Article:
Spielberg opens up about life, filmmaking

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BEVERLY HILLS, Calif. - Steven Spielberg isn't afraid to talk about his flops.

"Indiana Jones and the Temple of Doom" is his least-favorite film in that franchise, says documentarian Susan Lacy, who spent more than 30 hours interviewing the filmmaker for "Spielberg," premiering Oct. 7 on HBO.

Spielberg also acknowledges some mistakes in "1941," Lacy said Wednesday at the Television Critics Association's summer meeting.

She said she only expected to have four interviews with the traditionally private filmmaker but that they ended up meeting 17 times.

"I can only guess that turning 70 is a turning point for many people," said Lacy, who created and produced the "American Masters" series on PBS for decades. Spielberg turned 70 in December.

She also spoke with Spielberg's parents and sister, as well as scores of his collaborators, including Daniel Day-Lewis, Matt Damon and Tom Cruise.

The most compelling thing about Spielberg, both to his colleagues and to Lacy, is his deep knowledge of and enthusiasm for the medium, she said.

"I could not believe how articulate he was about the process of making films and his process of making films, and how much fun he had talking about it," she said. "Every actor I interviewed - and I interviewed everybody ... that's what they were most impressed with: how much he understands the process of filmmaking and how he sees ahead when he's shooting... There are very few filmmakers who have that skill, and it impressed everyone."

Lacy described her subject as both a populist and an artist, saying his early work reflects his life in the suburbs and as a child of divorce, and his later movies pay homage to the classic Hollywood filmmakers he admired, such as William Wyler and John Ford.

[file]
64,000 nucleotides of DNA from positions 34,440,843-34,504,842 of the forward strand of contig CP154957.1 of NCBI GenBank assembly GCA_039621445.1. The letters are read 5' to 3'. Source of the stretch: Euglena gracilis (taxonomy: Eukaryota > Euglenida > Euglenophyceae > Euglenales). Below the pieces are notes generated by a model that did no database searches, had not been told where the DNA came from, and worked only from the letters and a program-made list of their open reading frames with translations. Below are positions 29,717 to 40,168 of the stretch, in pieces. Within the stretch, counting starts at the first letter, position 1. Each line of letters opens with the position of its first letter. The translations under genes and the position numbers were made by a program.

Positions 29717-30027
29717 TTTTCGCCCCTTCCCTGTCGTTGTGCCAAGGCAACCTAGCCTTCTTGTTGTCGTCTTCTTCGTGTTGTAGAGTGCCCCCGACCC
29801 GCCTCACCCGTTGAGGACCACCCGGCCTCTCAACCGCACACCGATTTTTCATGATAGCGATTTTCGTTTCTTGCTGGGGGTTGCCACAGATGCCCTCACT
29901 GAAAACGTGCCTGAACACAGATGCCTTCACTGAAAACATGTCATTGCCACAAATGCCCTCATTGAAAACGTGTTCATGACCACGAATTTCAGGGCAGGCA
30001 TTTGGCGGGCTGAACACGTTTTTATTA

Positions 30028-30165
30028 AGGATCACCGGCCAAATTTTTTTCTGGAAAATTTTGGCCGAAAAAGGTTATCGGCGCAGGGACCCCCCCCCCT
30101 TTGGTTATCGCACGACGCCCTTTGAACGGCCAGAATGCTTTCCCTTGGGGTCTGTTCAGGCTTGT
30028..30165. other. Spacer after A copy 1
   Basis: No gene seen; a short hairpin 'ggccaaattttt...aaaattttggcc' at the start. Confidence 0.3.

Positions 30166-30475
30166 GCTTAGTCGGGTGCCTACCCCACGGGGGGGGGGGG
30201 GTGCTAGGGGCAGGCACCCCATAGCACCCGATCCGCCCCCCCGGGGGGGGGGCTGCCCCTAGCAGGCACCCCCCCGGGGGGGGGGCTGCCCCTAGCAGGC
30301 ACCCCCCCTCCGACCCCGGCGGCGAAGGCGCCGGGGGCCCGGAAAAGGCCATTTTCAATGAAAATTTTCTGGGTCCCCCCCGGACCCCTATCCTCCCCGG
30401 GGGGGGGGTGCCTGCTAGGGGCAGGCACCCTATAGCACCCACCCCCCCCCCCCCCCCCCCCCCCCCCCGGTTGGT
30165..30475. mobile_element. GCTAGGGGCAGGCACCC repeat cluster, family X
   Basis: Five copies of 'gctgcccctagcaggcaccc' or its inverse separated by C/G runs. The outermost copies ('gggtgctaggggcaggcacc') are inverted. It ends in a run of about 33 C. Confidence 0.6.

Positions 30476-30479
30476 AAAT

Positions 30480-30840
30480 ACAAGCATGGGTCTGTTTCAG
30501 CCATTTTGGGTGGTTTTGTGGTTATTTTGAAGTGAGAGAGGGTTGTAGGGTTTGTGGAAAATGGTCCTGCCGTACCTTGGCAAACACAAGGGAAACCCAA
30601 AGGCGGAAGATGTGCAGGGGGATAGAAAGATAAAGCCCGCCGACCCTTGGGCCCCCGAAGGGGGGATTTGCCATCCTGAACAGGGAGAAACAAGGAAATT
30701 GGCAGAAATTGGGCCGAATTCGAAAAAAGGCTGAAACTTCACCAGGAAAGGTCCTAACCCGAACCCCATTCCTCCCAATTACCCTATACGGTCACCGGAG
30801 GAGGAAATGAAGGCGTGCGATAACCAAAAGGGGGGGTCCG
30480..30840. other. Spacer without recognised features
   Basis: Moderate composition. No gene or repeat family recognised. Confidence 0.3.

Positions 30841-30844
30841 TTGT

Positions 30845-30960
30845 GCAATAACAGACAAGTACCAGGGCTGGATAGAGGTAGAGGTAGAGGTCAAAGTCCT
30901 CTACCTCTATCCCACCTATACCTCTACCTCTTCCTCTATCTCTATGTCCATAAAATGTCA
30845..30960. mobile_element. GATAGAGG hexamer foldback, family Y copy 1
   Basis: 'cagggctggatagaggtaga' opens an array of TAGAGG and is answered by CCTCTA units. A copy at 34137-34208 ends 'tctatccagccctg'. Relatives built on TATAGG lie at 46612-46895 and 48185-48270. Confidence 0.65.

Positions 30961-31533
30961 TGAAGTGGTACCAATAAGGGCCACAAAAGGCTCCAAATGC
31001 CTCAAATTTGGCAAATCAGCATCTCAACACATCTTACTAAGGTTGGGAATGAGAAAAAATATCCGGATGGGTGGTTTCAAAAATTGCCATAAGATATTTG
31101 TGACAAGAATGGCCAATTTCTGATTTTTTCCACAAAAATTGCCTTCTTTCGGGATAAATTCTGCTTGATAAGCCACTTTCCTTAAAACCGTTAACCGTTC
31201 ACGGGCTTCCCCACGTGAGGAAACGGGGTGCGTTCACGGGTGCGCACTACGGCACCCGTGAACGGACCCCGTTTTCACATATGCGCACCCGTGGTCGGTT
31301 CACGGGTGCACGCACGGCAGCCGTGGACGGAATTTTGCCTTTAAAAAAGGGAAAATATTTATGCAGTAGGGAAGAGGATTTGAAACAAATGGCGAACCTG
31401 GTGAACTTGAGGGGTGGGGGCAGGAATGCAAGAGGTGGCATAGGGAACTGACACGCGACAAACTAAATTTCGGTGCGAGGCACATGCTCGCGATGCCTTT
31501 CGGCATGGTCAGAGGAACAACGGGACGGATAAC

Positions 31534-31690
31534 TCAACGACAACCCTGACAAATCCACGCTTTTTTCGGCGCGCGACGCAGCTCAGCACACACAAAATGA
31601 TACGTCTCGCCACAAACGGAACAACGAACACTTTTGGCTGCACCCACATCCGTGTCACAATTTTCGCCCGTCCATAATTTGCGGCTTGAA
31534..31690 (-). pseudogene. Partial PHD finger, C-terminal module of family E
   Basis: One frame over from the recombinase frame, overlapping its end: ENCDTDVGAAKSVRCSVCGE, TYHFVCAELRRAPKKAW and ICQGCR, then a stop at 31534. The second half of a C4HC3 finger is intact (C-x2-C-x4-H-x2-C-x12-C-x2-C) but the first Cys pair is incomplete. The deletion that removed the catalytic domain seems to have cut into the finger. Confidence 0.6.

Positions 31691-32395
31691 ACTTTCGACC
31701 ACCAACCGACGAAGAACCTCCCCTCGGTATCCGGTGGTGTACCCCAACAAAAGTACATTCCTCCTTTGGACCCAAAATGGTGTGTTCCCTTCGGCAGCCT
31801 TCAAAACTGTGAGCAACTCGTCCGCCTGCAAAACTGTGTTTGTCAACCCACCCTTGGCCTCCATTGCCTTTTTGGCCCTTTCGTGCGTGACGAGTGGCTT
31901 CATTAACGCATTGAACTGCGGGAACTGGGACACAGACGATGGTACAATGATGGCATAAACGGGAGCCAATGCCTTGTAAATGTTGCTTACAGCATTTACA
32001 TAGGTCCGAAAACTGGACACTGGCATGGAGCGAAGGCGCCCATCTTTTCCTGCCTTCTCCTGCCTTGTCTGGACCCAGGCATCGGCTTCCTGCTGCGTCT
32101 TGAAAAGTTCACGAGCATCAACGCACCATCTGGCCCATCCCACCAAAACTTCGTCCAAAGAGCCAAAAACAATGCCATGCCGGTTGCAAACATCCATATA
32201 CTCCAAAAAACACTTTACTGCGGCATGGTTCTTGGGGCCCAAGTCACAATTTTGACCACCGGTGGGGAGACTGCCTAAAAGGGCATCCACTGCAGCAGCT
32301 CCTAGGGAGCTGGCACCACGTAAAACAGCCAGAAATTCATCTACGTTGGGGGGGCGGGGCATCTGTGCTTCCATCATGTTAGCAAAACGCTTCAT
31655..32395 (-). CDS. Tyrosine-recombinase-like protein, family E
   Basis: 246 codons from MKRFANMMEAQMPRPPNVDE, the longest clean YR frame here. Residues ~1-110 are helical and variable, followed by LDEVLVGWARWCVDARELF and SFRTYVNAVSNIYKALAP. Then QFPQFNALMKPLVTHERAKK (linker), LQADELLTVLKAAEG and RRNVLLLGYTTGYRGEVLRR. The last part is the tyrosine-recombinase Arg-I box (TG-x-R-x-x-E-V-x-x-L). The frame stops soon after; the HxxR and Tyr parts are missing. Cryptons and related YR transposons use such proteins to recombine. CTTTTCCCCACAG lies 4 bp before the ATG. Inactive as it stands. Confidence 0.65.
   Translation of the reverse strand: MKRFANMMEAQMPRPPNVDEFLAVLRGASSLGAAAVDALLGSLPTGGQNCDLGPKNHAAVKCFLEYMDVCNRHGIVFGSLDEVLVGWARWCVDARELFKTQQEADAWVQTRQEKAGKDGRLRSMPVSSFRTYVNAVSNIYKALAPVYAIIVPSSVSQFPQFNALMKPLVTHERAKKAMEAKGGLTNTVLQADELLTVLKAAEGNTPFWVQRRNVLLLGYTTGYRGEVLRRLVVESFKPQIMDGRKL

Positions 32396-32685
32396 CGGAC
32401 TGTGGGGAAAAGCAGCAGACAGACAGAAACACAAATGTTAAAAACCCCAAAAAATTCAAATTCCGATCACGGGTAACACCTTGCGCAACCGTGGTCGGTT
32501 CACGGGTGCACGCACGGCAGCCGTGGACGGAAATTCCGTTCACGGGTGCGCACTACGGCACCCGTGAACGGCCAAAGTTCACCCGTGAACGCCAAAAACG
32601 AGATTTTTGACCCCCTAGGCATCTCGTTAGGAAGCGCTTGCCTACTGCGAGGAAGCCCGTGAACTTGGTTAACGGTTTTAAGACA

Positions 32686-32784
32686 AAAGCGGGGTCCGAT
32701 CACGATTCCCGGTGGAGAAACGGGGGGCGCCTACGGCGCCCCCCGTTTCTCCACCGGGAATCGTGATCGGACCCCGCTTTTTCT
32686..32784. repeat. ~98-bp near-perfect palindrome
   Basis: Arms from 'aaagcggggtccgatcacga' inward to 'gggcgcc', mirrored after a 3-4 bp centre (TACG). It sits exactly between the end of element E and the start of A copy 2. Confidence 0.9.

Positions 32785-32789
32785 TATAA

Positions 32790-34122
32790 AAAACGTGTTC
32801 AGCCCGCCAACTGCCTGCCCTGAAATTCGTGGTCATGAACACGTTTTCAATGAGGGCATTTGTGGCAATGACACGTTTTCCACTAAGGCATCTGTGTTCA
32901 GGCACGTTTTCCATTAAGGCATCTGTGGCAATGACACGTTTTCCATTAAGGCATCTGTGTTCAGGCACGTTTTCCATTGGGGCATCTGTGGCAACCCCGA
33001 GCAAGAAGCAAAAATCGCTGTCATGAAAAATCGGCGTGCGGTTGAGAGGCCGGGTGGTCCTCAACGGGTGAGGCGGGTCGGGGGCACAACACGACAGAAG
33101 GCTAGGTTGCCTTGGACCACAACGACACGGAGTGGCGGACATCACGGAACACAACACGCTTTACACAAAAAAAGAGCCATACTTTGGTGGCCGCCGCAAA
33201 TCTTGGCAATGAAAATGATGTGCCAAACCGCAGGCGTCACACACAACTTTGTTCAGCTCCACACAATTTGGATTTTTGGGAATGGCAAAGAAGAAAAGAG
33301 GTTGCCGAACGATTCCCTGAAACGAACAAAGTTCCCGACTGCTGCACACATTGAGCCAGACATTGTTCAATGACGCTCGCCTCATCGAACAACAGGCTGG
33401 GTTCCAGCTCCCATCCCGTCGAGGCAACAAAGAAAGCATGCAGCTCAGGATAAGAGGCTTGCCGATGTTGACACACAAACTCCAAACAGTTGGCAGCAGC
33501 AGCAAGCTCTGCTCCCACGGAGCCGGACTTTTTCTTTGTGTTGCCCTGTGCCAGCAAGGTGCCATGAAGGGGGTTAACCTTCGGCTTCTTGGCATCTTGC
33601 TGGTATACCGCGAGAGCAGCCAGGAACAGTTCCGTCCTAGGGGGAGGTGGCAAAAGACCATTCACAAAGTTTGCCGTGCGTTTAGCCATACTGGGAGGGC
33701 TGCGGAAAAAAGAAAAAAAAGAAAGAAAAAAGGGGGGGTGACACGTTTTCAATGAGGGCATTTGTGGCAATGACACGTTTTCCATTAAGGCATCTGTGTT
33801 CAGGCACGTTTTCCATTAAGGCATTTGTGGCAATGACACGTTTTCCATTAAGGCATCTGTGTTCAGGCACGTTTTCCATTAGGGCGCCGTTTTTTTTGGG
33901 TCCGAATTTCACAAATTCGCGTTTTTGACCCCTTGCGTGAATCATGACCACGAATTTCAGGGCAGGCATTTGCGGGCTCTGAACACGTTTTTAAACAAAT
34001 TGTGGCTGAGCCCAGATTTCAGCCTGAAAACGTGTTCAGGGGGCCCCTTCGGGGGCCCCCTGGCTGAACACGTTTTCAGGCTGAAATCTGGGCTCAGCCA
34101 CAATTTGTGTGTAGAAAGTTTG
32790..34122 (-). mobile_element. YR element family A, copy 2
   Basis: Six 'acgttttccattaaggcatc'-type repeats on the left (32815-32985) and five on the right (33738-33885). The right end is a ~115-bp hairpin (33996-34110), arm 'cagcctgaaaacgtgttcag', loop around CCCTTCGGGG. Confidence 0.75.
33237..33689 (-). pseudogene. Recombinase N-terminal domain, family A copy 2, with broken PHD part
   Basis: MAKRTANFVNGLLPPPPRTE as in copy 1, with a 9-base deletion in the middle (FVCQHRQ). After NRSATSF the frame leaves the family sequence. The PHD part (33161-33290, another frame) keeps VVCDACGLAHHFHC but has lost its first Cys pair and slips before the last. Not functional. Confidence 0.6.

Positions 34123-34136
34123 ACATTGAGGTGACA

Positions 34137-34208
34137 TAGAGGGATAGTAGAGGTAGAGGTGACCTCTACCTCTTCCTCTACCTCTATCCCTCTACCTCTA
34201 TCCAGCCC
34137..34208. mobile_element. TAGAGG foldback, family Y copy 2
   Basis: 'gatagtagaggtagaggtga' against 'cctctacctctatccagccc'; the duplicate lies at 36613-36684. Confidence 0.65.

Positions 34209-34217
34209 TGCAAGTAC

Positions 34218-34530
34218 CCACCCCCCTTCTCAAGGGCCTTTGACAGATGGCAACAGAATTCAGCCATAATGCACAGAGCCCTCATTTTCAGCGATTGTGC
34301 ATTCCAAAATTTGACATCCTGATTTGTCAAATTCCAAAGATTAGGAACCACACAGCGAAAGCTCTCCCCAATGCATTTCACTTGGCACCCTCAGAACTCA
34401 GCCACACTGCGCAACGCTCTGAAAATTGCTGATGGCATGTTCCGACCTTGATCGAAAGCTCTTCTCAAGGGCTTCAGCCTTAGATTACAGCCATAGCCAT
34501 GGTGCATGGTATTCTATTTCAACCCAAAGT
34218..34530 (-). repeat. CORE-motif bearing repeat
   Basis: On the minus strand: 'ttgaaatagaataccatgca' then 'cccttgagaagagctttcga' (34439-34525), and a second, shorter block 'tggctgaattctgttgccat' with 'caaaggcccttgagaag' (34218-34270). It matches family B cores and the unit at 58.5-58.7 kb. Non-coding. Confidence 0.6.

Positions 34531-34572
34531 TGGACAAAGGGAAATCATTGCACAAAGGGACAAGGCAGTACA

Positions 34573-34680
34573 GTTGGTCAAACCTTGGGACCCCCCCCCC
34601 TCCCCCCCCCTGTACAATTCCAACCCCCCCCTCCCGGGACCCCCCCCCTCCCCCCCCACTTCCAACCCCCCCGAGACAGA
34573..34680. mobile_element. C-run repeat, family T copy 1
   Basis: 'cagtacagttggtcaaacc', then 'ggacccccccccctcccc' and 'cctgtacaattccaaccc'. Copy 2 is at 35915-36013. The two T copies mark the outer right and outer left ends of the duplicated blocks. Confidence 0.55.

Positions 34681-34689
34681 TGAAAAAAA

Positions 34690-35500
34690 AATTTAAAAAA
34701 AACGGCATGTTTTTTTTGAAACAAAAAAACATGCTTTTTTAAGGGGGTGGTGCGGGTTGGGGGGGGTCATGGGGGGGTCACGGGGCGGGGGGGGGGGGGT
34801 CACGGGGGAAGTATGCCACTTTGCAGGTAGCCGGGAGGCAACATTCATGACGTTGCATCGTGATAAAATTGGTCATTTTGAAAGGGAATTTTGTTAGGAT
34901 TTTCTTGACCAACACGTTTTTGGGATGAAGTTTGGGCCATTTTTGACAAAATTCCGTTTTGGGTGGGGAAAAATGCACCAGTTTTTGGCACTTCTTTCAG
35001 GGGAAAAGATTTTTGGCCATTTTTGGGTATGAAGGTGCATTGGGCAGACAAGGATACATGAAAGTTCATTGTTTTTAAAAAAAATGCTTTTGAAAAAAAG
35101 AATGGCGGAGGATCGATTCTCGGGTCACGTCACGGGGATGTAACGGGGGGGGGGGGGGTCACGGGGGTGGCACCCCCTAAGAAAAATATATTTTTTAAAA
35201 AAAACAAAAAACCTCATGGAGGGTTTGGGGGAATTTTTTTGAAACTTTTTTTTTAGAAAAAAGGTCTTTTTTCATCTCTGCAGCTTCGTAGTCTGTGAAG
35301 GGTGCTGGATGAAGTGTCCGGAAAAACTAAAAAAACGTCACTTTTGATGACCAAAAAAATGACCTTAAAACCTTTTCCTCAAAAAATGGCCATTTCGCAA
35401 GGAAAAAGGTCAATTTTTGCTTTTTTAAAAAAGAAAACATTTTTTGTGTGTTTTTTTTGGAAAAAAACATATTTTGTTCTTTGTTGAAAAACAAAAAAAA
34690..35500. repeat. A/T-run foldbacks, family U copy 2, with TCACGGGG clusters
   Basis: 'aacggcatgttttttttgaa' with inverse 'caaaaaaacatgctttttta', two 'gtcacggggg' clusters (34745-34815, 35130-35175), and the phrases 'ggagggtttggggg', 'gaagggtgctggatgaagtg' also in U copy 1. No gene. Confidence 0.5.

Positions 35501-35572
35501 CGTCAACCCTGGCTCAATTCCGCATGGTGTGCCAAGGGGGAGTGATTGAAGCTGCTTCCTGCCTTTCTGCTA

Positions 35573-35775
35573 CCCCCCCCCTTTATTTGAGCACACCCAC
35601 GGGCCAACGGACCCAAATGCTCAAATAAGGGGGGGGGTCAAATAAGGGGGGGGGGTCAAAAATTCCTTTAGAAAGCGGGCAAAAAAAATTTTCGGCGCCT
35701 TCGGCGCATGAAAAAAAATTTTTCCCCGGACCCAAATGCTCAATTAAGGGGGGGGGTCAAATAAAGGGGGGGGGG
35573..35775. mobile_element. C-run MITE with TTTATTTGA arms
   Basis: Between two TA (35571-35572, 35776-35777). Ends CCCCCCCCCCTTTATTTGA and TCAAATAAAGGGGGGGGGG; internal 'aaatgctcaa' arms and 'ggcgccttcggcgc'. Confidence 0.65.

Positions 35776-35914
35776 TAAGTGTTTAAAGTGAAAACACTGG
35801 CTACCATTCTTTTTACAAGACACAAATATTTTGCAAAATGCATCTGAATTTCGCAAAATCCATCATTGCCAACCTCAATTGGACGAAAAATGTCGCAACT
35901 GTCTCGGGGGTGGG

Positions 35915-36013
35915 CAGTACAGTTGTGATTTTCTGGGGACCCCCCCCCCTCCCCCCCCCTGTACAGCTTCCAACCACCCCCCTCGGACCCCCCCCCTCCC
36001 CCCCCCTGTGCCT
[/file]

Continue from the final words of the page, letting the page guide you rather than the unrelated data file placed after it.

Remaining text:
She said Spielberg never tried to influence her documentary's approach and that he didn't see the film until it was finished. When he called Lacy to say he liked it, she let out a two-year-old sigh of relief.

"I didn't allow myself to go there: What happens if Steven Spielberg doesn't like the movie?" she said. "If I'd thought about that, I'd probably have been frozen and immobilized and not able to do it."

"Spielberg" focuses on his work as a director. Lacy said she doesn't get much into his philanthropic efforts or his various projects as a producer.

The documentary's most valuable message for future filmmakers and other creative people, she said, is Spielberg's belief in himself.

"Having a vision and sticking to it and not letting anybody get in the way of it is probably the best lesson you can learn from Steven Spielberg," Lacy said. "The decision to make 'Schindler's List,' a 3 1/2-hour black-and-white movie about the Holocaust, that didn't come out of any kind of focus group." That was a belief that it was something he needed to do."

Spielberg won his first directing Oscar for the 1994 film, which was also named best picture.